As soon as you receive your adopted child’s birth certificate, it is time to make an application for a new Social Security number.
You need a Social Security number to:
- claim your child as dependent on your income tax return;
- open a bank account for your child;
- buy savings bonds or start a college savings fund for your child;
- get medical coverage for your child; or
- apply for government services for your child.
If your adopted child already has a Social Security number, it is important to obtain a new one to maintain confidentiality, and to prevent fraud or misuse. The first Social Security application for your child was likely filled out at the hospital by his birth mother and his first card/number was mailed to her. With a new Social Security number, you will no longer share the information with his birth mother.
If you are in the hospital when your adopted child is born, try to speak with the nurse or social worker in charge of the birth certificate paperwork. If possible, avoid having the birth mother apply for the Social Security number when she fills in the birth certificate paperwork. Applying for the baby’s first Social Security number is a much quicker process, than changing it later.
You must apply, in person, at the local Social Security Administration (SSA) Office. Unlike the passport application process, your child does not have to be present at the time of application. There is no cost for a Social Security number and card. Your attorney cannot apply for you! The application, Form SS-5, is online and may be downloaded and filled in before you go. (www.socialsecurity.gov/online/ss-5.pdf)
- You will be required to provide at least two documents proving your baby's age, identity, and citizenship status. You will need your child's original birth certificate. By this, I mean the one that was issued after the adoption was finalized. The other document can be your child's hospital birth record or other medical record. All documents must be originals or certified copies. They will not accept photocopies!
- You must provide proof of your own identity. Your driver's license and passport are both acceptable.
- Number 11 on Form SS-5 asks if the person has a prior number. Answer this question “no,” even if you are not sure whether your baby received a prior number. You are applying for a number using your child’s new name and your name as parent. If you answer “yes”, or “unknown”, the SSA office will spend time trying to track the first number, link it to the newly issued number, and then cancel the old number. Your child, with his new adoptive identity, does not have a Social Security number and it is truthful to answer “no” to this question. The new number will be issued easily and expeditiously. Of course, if you are aware that the birth mother filled in the child registration form at the hospital, and used your last name on this and/or birth certificate forms, you must answer “yes” to this question because your child’s original number will be linked to the same name and it is important to have it cancelled.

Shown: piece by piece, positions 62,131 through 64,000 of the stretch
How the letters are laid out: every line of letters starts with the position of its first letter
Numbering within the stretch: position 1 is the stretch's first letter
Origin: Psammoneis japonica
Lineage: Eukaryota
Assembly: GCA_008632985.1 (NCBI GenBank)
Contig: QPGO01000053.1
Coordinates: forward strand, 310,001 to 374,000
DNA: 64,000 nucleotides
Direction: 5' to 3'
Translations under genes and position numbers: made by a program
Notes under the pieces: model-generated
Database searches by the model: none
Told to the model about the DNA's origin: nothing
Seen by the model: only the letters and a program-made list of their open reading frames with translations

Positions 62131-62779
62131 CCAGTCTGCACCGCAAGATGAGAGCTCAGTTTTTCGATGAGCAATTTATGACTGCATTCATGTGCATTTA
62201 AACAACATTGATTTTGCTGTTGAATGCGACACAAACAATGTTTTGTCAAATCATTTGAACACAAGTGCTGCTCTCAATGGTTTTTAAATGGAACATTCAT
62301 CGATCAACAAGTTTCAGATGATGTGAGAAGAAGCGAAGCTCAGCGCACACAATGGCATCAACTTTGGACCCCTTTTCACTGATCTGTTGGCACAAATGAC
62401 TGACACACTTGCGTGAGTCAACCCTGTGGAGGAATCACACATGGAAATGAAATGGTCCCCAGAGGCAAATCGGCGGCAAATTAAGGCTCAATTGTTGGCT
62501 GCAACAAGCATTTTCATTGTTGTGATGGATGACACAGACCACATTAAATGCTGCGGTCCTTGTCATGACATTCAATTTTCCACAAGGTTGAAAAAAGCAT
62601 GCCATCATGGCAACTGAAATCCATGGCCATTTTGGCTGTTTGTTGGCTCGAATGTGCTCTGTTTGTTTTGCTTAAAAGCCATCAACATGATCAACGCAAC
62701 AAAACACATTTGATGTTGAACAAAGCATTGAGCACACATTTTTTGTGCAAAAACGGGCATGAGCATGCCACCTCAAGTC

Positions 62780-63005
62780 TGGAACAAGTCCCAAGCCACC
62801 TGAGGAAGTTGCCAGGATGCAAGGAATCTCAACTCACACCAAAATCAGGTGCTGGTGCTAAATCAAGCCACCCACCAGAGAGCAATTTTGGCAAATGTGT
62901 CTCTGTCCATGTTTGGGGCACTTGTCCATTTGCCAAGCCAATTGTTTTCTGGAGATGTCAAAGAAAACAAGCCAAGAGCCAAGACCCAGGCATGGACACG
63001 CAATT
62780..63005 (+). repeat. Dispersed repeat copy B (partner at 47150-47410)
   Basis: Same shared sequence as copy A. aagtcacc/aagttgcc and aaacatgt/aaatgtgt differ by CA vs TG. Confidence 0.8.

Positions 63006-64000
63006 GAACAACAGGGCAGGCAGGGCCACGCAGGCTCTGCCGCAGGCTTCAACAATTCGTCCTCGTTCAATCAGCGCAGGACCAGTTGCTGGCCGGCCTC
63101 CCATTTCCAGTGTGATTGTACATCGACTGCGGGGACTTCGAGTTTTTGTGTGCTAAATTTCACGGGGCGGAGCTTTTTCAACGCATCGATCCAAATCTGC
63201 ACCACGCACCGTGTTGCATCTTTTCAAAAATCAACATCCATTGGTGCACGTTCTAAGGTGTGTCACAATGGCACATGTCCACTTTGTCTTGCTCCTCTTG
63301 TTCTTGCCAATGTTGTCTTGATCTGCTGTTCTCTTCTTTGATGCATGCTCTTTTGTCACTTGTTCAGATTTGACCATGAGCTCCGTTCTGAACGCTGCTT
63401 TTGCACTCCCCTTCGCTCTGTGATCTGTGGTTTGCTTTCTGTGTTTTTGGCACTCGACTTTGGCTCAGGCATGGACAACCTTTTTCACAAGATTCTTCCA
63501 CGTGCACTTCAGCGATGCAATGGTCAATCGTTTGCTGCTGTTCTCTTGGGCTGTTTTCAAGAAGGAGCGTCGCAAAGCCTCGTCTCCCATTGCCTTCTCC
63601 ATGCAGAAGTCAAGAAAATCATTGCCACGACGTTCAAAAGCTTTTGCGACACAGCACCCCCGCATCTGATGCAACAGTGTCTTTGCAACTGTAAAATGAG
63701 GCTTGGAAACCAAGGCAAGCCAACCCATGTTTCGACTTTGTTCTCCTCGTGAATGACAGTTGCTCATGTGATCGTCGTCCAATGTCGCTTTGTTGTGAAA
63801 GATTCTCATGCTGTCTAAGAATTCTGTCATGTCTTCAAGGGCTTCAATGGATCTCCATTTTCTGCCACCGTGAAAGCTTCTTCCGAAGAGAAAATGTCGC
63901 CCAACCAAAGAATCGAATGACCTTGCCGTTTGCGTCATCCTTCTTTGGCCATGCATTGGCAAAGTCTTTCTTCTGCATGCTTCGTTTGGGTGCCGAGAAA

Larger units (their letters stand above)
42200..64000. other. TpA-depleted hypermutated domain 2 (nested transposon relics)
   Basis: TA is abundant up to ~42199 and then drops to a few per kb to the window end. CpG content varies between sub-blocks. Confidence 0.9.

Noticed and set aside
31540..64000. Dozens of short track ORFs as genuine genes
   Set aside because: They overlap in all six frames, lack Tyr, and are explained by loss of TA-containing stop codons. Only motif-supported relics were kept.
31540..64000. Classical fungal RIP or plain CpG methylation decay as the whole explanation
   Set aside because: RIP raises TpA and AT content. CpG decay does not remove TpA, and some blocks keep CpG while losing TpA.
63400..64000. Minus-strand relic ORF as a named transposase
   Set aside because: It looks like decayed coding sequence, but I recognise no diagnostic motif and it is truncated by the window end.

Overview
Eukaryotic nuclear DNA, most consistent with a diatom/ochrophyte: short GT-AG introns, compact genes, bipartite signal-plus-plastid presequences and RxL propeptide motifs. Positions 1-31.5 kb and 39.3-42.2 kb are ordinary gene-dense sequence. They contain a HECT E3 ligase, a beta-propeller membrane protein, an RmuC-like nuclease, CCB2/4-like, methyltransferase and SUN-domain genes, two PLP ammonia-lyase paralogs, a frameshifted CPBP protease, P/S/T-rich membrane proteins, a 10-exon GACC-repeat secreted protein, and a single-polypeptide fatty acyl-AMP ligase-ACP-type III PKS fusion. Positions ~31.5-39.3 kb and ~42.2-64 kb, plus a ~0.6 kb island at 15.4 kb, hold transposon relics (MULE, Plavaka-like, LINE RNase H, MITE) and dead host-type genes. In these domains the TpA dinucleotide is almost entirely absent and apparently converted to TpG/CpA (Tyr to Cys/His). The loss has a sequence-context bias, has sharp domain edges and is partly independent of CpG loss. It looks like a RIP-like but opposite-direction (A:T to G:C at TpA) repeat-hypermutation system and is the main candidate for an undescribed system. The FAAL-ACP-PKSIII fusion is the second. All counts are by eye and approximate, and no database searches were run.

Find the SSA office nearest you by logging on to the SSA's Office Locator at www.socialsecurity.gov/locator.
Once you've submitted your application, you should receive a Social Security card in 6 to 12 weeks. It may take substantially longer to process your application if your child is one year of age or older, because the SSA will contact your state's Department of Vital Statistics to confirm that the birth certificate you have provided is valid.
If you need to claim child-related tax breaks before your child’s adoption has finalized, you may obtain an Adoption Taxpayer Identification Number (ATIN) to use before obtaining the Social Security number. To apply for an ATIN, complete IRS Form W-7A, Application for Taxpayer Identification Number for Pending U.S. Adoptions. The ATIN will be valid for only two years, at which point you can extend it if your child's adoption is still not final. Once the adoption is final, you must stop using the ATIN and get a social security number for your child following the process described above.
If you are adopting a child from another country, you will have to wait until the adoption is final and your child has entered the United States before you can obtain a Social Security number for your child. Once that happens, you can use the process described above.
Social Security number misuse:
If you think someone is using your child's Social Security number fraudulently, you should file a complaint with the Federal Trade Commission by: